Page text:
A favorite hymn is “Come, Thou Fount of Every Blessing.” Every time we sing it, the last verse gives me pause:

                Prone to wander, Lord, I feel it,
                Prone to leave the God I love…

Yes, me too. Especially me.  Especially when I face impossible traffic snares and people who have forgotten how to park properly outside the supermarket. Especially when the lines in the mall are long, the clerks are overwhelmed, and the people ahead of me are clueless. The tug toward meanness is ever present, especially as we prepare to celebrate the birth of Jesus.

Wandering can become a way of life. If you have ever taken off a week from church-going, you know how easy it is for that week to become a month or a year. If once we read the Bible and savored its wisdom but now the Good Book is covered with dust, probably the disengagement happened a bit at a time. If once we opened our wallets with generosity but now we are far too fearful, it may take a Gospel jolt to trust again and give selflessly.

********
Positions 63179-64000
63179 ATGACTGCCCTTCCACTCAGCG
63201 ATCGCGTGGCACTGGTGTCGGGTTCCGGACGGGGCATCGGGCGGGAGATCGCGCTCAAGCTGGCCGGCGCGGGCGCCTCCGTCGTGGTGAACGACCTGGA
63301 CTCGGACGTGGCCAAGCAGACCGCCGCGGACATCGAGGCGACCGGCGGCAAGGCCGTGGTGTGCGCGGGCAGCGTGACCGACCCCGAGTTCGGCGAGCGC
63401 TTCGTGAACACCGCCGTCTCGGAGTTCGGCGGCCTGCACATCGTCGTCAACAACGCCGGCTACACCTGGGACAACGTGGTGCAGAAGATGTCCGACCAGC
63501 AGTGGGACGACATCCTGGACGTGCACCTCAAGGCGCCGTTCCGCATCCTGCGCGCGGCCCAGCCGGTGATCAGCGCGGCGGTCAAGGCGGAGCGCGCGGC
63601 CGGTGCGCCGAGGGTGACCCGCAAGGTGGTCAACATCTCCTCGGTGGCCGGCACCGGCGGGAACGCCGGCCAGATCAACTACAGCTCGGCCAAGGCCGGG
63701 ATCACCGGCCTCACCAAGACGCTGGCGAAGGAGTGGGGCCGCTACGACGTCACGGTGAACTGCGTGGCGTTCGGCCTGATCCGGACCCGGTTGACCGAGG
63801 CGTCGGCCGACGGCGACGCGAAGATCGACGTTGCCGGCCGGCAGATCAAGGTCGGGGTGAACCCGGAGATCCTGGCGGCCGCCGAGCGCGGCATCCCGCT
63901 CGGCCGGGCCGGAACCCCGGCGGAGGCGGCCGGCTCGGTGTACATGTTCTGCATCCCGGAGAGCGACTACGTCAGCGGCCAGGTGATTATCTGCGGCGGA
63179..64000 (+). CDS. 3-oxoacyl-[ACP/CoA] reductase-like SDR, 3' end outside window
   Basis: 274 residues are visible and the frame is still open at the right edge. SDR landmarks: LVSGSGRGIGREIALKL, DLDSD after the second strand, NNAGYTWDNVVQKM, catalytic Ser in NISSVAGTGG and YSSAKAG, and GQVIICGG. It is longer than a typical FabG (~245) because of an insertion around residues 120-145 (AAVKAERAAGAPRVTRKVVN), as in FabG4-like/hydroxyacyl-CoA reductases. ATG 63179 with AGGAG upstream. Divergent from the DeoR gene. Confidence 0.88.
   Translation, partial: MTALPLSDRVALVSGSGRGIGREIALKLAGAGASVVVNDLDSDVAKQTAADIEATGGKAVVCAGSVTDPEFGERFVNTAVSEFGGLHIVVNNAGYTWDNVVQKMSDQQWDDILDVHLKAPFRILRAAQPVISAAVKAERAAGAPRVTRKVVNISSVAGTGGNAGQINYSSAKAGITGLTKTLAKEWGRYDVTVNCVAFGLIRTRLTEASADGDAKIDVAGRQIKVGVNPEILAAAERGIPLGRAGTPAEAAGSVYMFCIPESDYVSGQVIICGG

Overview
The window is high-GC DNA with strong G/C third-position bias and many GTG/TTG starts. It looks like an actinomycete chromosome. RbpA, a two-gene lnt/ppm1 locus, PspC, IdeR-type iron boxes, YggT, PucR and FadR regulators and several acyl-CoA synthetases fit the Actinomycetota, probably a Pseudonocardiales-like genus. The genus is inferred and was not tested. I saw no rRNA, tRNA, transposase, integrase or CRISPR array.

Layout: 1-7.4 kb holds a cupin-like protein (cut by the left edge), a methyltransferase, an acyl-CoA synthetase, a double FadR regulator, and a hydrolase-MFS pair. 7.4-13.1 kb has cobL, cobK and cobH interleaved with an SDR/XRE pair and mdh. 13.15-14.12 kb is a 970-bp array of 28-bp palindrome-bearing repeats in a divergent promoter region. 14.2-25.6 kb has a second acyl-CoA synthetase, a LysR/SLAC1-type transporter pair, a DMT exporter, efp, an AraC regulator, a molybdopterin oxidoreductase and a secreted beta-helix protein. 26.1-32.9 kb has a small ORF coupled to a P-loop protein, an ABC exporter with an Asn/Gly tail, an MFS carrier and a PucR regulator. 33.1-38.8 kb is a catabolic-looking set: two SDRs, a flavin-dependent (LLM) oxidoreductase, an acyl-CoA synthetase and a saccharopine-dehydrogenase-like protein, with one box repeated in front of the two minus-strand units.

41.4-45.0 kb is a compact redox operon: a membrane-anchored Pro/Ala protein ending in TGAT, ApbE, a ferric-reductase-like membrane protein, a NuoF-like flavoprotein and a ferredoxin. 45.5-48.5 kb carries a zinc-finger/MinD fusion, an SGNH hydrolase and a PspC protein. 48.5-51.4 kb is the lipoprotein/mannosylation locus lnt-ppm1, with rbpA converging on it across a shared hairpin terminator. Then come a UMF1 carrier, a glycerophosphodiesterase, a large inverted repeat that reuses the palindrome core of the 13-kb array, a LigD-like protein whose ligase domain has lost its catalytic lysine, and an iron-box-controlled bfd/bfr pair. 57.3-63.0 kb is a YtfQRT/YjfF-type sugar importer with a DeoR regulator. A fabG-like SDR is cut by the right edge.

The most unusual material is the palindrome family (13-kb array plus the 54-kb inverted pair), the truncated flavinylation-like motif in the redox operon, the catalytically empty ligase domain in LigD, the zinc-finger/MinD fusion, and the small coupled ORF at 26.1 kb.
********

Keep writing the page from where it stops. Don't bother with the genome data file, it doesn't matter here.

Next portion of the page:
St. Benedict taught great wisdom when he declared, “Each day we begin again.” Indeed. The new sunrise brings a fresh invitation to come home to God. And that is John’s invitation to me and you.

Prayer: Here’s my heart, Lord, take and seal it for Thy courts above.

Saturday, December 8, 2018

December 8


December 8
John Weiss